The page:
What's like to live with a significant hearing loss and how does it effect your quality of life?
It's estimated that almost 30 million people in the United States a hearing loss and at least two percent of adults between the ages of 45 -54 have a disabling level of loss. Hearing loss can be caused chronic exposure to loud noises, too much ear wax, head trauma, nerve damage, Meniere's disease, tumors and much more. A hearing loss can take place over a period of time and be so subtle you don't notice it and by then it's already begun to affect your quality of life. You turn up the TV, radio, wish people would speak louder and don't socialize as much as you used to. These are all signs that indicate you may have hearing loss and should see a doctor and get tested. But where do you go from there?
In 1977 I was in a bad car accident which resulted in head trauma, and a 70% percent hearing loss in both ears. However, I didn't realize my hearing loss was that severe until I got tested. The doctors predicted I'd be completely deaf by 1984 and told me to learn sign language right way. I left the office feeling vulnerable. I couldn't hear if someone was behind, if a car pulled up beside me, and the sounds I did hear, I couldn't tell what direction they came from. I was a single woman, living in a semi silent world and at the mercy of every predator out there and I was terrified. How was I going to live in this semi silent world, get a job and make it on my own? Questions I had no answers to. . . until someone told me about vocational rehab.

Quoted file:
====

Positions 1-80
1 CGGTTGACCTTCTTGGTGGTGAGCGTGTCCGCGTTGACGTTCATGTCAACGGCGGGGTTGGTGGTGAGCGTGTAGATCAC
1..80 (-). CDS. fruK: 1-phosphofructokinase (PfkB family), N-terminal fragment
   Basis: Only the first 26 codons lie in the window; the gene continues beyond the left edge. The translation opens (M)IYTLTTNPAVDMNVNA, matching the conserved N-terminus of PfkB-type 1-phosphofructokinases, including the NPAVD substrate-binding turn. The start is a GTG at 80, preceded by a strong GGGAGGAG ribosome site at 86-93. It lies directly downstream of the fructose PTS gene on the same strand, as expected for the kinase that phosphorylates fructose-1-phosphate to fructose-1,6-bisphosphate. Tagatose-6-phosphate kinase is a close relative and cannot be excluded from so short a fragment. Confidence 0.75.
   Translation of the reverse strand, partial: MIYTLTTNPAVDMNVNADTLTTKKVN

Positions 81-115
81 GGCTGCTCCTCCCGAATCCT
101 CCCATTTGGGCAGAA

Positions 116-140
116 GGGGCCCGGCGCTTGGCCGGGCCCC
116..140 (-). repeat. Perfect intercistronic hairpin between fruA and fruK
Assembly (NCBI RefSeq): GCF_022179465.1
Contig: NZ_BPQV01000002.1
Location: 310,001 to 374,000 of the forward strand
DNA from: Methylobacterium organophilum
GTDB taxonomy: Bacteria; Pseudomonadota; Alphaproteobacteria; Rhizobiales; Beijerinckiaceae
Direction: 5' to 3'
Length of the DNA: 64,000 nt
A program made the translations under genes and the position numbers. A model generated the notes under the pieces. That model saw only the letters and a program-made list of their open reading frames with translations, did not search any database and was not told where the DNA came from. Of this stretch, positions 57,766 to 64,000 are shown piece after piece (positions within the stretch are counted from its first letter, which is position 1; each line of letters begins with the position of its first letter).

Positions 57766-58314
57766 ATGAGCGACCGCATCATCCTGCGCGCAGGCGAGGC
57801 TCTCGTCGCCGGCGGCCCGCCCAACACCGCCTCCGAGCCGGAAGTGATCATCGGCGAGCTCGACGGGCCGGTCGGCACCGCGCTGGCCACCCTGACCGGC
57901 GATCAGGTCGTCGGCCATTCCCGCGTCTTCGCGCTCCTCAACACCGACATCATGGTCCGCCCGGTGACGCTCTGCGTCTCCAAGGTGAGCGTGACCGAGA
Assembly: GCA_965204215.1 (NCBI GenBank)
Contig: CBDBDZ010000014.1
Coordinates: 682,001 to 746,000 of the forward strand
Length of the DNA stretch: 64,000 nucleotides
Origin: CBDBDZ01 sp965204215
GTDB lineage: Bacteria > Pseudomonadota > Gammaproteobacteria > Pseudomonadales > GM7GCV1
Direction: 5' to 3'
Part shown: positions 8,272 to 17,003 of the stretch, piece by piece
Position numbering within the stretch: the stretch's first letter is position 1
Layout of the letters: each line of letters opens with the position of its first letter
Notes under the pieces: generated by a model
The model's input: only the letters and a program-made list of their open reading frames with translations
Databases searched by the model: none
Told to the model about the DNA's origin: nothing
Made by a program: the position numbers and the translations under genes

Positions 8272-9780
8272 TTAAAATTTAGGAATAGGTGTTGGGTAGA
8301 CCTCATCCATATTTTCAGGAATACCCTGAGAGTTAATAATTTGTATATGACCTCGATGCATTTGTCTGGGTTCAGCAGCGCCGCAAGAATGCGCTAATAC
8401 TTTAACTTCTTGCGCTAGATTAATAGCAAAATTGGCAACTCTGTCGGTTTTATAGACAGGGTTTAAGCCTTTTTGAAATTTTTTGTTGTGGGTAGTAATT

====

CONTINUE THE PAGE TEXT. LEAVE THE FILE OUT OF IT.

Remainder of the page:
The idea of going to Vocational Rehab wasn't appealing to me in the least, in fact I hated the idea but I went anyway with my bad attitude still attached. However, it didn't take long for the attitude to come tumbling down in a fit of tears a i tried to explain why I couldn't do specific task I was asked to do. As a result, he figured out I had a hearing loss and arranged for me to be tested and qualified for free hearing aids and were by far the best hearing aids I've ever had.
So what 's like to live in world where sounds and words are muffled, and whispers are not heard?
It's immensely frustrating, lonely and even painful at times. The world is a noisy place and even though someone is hearing impaired they can have a sensitivity to certain sounds, and those sounds can cause intense pain. Imagine living in a semi- silent world, where some noises are muted some sound far away and words, especially those with an accent sound confusing or scrambled. Then you walk out and get assaulted by a menagerie of sounds coming at you from every direction, it's enough to make you want to hide in your house for the rest of your life.